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  • ruthcarpenter

I'm still working it out...

Hello! I trust it’s never too late to say, “Hallelujah! He is risen!” Perhaps, like me, you are still nibbling your way through your Easter chocolate.

When I last wrote to you it was a chilly, rather dark January. Nature has a glorious rhythm to it, don’t you think? Just when we think we can’t take another cold grey day, spring breaks through and brings a hopeful season of growth and new life. I hope you have seen some sunshine where you are? It makes all the difference I find, it’s little wonder that we celebrate the resurrection of Christ at this time of year, with nature singing out an anthem of rebirth and blooming in celebration. For the Easter service last week at my church, I was asked to share some thoughts as a short talk. I don’t mind admitting to you that I felt a bit underqualified. However secure we feel in our relationship with God (Psalms & Stretches is a great way to invest time with God as part of your routine!), it can be hard to engage with the really big concepts of Christianity. And Easter is perhaps as big as it gets:

Jesus Christ died for you (in the most horrible way) and then came back to life, and by doing so reconciled your relationship with the God of the universe...

Its mind blowing. And yet it is also probably something some of us have heard many, many times – potentially even every time we’ve gone to church. It is both so fundamental and completely miraculous. While wondering what I might say in my talk I questioned if I’d really connected properly with this massive, life-changing truth this year. Do I grasp it enough in my mind? But have I felt it in my soul? Does it affect how I live and think? But what about what’s going on in the rest of the world? Did I empty the dishwasher already? What could I possibly offer that might be useful? I’m sure you don’t need me to tell you, but our brains can be confusing places sometimes! But that in itself got me thinking… At this point in the story the disciples weren’t really sure what was going on either. So, if we’re struggling with big concepts about our faith, we’re in good company.

And that’s what I particularly wanted to share with you today during these weeks after Easter...

Jesus spent the next 40 days after his resurrection popping in on his disciples and followers. They needed to process the information in different ways and it took time.

Some needed to see him with their own eyes, have in-depth conversations and hear him explain, or witness him eat or touch his body with their own hands. I’m not surprised he stayed for well over a month for it to finally start to filter in and for them to be equipped with the Holy Spirit to move forward without Jesus there physically. The disciples needed that time. When we read it retrospectively maybe we tap our feet at how long it took for the penny to drop. How many of us have this impatience with ourselves too?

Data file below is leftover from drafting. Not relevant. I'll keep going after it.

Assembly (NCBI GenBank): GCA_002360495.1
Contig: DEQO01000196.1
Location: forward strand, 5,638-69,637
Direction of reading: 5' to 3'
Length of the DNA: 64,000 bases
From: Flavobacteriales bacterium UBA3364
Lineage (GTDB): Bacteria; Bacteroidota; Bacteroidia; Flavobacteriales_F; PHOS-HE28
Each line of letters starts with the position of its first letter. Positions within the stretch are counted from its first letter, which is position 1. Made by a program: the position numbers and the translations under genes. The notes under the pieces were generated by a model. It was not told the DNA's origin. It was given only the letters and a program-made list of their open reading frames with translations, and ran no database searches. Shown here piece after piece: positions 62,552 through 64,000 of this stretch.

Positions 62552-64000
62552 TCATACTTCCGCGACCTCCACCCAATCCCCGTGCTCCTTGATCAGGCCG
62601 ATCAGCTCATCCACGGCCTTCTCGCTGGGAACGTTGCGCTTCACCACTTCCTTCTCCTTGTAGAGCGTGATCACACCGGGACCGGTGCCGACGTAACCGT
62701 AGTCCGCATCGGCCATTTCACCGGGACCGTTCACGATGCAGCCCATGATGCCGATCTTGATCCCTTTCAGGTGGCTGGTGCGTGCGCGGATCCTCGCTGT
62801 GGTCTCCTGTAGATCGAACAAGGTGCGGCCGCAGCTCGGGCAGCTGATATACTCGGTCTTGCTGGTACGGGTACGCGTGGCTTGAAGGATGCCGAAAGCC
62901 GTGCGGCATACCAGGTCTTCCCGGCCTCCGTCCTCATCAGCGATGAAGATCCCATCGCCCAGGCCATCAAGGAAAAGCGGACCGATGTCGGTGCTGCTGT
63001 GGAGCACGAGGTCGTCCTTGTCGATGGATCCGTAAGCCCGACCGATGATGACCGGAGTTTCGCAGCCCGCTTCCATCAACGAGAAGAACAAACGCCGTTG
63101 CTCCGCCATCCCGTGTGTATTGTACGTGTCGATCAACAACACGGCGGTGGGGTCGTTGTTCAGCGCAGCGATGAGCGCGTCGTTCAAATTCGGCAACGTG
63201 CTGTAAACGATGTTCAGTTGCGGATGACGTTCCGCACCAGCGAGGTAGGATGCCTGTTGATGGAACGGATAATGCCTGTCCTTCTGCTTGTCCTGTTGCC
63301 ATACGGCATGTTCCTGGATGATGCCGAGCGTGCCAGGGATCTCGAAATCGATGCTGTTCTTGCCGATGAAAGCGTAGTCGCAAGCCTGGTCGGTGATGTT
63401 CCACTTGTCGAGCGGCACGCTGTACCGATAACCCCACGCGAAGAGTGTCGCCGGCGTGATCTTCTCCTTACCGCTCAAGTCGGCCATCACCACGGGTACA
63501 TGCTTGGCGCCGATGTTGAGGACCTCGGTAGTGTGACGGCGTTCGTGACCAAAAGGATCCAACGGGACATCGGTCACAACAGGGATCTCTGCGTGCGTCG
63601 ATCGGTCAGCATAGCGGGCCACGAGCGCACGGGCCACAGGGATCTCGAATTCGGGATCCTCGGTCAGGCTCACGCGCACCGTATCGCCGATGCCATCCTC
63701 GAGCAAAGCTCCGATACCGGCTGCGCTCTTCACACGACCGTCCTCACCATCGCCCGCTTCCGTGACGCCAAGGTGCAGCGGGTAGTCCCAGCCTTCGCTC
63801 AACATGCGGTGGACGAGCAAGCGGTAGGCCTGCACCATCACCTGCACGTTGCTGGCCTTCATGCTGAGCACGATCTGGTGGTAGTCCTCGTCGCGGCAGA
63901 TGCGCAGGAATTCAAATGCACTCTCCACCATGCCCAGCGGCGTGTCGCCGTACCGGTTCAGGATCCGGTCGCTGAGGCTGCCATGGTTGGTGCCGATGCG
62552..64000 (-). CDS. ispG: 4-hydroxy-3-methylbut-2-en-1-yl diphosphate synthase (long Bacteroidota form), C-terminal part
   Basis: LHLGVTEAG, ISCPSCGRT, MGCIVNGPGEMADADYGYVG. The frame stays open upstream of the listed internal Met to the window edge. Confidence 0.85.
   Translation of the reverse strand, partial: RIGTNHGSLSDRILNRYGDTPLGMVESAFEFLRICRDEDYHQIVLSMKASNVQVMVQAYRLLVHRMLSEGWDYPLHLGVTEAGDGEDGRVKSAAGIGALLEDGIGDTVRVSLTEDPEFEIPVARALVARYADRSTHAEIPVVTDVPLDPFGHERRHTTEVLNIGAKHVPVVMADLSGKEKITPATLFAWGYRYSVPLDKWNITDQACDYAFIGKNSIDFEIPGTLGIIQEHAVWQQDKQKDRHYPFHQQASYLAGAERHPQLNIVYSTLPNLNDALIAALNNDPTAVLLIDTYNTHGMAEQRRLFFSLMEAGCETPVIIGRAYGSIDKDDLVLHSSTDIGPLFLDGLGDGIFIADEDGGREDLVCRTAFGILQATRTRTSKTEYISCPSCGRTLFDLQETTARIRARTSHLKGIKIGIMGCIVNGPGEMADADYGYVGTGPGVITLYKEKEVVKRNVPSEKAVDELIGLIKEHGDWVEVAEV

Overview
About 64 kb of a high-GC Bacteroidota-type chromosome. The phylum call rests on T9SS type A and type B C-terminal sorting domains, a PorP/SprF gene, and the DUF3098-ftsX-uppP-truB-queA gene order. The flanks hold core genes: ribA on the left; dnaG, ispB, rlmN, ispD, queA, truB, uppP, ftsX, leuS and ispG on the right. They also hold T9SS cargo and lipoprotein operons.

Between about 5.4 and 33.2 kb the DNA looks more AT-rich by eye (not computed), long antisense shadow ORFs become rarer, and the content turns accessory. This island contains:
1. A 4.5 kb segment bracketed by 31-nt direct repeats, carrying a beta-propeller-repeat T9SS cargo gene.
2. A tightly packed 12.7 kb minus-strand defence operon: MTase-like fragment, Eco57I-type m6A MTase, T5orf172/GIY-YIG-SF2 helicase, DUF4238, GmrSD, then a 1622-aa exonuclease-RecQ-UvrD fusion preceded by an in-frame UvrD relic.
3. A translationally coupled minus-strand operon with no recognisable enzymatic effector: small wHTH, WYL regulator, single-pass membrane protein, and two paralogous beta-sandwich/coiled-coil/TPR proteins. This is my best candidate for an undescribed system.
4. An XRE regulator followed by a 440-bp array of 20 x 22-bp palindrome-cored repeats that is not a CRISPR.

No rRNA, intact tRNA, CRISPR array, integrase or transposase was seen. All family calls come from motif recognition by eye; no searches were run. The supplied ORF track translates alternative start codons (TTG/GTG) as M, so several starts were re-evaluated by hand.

I was reminded of this during a recent chat with some of the other P&S instructors (I am so blessed by our network of wonderful instructors!). Often in our classes there is a sense of wanting to learn the choreography quickly so we can know it and “get it right” straight away. It's understandable; it’s quite a cultural norm of modern life to value instant results. Just think of the number of things that are available “on demand” nowadays. Time is often viewed as something that slips through our fingers, rather than a necessary cost that can be invested well towards a goal or in a process. (I imagine it probably has something to do with the finite time we have in our earthly bodies, or our western obsession with being busy). But in Psalms & Stretches the act of embodying the scripture takes time; for the words to sink into our minds, the revelations from God to sink into our hearts and the exercises to become a moving meditation. Forgive the random cooking analogy (my husband, Josh, has recently started private cheffing!) but it’s a bit like marinating something. For some things there is no fast-tracking. You have to let it sit, soak and absorb the flavour for it to be fully transformed.

I believe this applies to so many aspects of our Christian faith. It is said that faith is a gift, but we know that it is also a process. The same with wisdom, understanding and revelation. The two disciples on their way to Emmaus spent the best part of their journey talking with Jesus before he finally revealed himself to them when he broke bread at dinner time. And it was all time well spent. What a cherished day that would have been in their memories. And all the events recorded for us to read all these years later are invaluable. So, I wanted to remind you, wherever you are, whether you are full of the joys of spring or struggling with how we reconcile, well, everything and anything in this world (and the eternal, mind-blowing concepts!) that things take time and we need to have grace with ourselves.

have grace with yourself

Just as Jesus had grace with his dicisples as he explained and then explained again. After all, Easter itself is also about grace; the grace God granted us when Jesus took our sin on himself. If you will, take a deep breath right now. Exhale. Imagine releasing impatience. Releasing the sense that you should be at a different point or have a better grasp on things. And if God intends this to be a season where He sets the pace, allow yourself to accept this as a gift too. Some things we can't rush. But we can trust that we have the best teacher. Praying you feel peace and hope at this time, whether this is a season of fast growth or slow bloom...

If you’re wondering what I ended up sharing with my church on Easter Sunday, it was a short talk on fresh starts (you can read it here, 3min read) I always love to hear if anything resonates with you x


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